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Govt sanctioned 12 nuclear reactors of 9,000 MW capacity since 2016

Presently, two public sector companies of the Department of Atomic Energy - Nuclear Power Corporation of India Limited (NPCIL) and Bharatiya Nabhikiya Vidyut Nigam Limited (BHAVINI) are involved in nuclear power generation

Govt sanctioned 12 nuclear reactors of 9,000 MW capacity since 2016

Kudankulam Nuclear Power Plant (Photo credit: Wikimedia Commons)

In the last four years, the Union Government has given administrative approval and financial sanction for construction of 12 nuclear power reactors of 9,000 megawatt (MW) capacity, the government has said. These include ten indigenous 700 MW Pressurized Heavy Water Reactors (PHWRs) and two Light Water Reactors (LWRs).

In a written reply in Lok Sabha on Wednesday, Dr Jitendra Singh, Union Minister of State (Independent Charge) for Development of North Eastern Region and Atomic Energy and Space, said two 700 MW PHWRs will come up at Chutka in Madhya Pradesh, two in Kaiga in Karnataka, four units in Mahi Banswara in Rajasthan, and two more at Gorakhpur GHAVP in Haryana. Two new 1,000 MW LWRs will be added to the four units at Kudankulam, in co-operation with Russian Federation, the reply further read.

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Presently, two public sector companies of the Department of Atomic Energy - Nuclear Power Corporation of India Limited (NPCIL) and Bharatiya Nabhikiya Vidyut Nigam Limited (BHAVINI) are involved in nuclear power generation, Singh informed. There is no proposal under consideration at present to permit non-government players in the area of nuclear power generation, he added. However, the private sector participates in the nuclear power sector by providing core reactor components, equipment, materials and services in areas that include construction, fabrication and erection of equipment, piping, electrical, instrumentation, consultancy, auxiliary and logistical services.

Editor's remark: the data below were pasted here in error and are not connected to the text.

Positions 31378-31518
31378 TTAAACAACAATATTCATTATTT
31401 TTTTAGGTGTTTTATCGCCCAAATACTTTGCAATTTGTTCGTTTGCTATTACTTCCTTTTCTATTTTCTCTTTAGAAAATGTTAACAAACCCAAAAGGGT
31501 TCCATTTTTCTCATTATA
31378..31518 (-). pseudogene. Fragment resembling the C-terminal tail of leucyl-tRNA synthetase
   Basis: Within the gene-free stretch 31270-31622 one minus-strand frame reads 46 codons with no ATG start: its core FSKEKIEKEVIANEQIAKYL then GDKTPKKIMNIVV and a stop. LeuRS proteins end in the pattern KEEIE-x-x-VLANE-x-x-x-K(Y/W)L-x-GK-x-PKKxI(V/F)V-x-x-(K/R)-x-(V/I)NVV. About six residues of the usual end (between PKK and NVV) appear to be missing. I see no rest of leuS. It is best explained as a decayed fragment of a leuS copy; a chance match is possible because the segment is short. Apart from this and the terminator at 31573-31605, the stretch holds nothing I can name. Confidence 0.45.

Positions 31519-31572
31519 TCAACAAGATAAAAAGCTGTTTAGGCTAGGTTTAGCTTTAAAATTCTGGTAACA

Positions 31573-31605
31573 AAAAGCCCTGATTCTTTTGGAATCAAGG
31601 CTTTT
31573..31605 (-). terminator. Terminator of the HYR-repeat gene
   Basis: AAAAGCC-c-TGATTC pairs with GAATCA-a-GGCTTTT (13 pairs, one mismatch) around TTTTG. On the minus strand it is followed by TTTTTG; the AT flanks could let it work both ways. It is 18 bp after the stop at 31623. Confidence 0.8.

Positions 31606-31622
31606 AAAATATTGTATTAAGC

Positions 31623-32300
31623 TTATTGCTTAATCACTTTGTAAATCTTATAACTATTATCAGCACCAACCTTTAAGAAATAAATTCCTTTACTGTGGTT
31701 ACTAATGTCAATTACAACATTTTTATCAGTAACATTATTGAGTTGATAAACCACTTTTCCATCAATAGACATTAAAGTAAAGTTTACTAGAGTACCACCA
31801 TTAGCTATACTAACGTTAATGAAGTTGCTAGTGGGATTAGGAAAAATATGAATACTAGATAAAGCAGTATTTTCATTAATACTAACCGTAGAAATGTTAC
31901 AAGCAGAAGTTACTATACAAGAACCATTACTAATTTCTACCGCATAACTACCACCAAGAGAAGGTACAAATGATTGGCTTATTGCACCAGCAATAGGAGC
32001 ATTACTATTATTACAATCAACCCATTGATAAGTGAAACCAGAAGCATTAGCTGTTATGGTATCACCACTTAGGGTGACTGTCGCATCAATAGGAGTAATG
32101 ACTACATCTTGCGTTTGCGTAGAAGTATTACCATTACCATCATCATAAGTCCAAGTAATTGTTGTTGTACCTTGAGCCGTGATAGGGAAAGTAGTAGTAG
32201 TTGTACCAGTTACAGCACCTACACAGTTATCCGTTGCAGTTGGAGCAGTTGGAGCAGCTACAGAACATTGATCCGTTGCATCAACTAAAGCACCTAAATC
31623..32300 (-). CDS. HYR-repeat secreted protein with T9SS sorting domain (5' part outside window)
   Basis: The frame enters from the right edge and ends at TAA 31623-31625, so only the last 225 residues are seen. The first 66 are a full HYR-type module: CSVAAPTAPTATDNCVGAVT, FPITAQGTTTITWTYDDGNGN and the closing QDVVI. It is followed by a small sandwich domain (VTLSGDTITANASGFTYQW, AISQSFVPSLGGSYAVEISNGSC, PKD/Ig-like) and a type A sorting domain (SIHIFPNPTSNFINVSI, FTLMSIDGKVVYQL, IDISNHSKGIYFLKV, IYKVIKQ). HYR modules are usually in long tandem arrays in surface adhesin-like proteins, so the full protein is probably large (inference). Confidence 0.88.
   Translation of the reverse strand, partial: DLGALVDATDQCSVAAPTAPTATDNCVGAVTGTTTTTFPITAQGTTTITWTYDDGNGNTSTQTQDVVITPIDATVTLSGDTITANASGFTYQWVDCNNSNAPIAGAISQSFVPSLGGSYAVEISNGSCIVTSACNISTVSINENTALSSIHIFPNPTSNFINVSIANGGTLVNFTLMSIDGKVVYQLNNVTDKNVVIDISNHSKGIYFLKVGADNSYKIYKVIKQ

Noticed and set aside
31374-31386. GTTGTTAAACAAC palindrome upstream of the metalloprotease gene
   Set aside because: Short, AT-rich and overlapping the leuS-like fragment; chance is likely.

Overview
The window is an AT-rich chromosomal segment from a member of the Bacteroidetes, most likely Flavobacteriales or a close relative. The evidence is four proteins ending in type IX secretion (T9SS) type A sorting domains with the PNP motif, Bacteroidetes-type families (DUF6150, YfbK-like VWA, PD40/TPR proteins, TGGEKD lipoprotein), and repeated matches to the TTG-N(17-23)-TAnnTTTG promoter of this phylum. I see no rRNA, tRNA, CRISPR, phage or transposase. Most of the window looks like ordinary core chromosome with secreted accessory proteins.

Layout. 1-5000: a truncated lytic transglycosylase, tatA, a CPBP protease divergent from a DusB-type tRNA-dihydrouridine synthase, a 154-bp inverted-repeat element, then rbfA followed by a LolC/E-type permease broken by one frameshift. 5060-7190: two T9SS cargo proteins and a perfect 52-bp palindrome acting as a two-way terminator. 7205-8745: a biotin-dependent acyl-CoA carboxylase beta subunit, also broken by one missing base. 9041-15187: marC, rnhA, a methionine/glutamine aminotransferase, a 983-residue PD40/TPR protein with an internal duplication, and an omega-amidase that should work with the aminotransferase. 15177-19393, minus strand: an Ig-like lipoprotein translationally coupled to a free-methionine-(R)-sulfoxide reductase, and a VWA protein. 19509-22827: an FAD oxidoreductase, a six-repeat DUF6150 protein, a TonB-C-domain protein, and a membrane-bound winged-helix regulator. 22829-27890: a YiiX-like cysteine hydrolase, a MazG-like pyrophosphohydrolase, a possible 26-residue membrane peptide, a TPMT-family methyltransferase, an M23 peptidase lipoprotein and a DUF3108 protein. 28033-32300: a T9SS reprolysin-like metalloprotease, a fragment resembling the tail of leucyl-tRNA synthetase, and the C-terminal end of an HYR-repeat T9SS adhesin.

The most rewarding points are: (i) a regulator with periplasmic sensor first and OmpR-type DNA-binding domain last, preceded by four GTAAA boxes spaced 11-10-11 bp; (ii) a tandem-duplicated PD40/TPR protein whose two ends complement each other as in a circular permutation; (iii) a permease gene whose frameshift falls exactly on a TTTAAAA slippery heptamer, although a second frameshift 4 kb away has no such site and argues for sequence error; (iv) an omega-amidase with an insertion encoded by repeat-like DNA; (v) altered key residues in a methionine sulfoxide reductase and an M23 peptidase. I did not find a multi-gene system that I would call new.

There are presently 22 reactors with a capacity of 6,780 MW in operation in the country, Singh told Lok Sabha adding that nine reactors, with a total capacity of 6,700 MW are presently under construction. The capital investment for the nuclear power projects is being funded with a debt to equity ratio of 70:30. The equity part is funded from internal resources of Nuclear Power Corporation of India Limited (NPCIL) and government budgetary support.

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The present consolidated FDI policy of government puts atomic energy in the list of prohibited sectors. However, there is no restriction on FDI in the nuclear industry for manufacturing of equipment and providing other supplies for nuclear power plants and related other facilities, Singh said.

Government of India had amended the Atomic Energy Act, 1962 in 2015 to enable the licensing of NPCIL's joint ventures for setting up nuclear power projects. To boost domestic investment, joint ventures have been formed by NPCIL with public sector majors National Thermal Power Corporation Limited (NTPC), Indian Oil Corporation Limited (IOCL), and National Aluminium Company Limited (NALCO).

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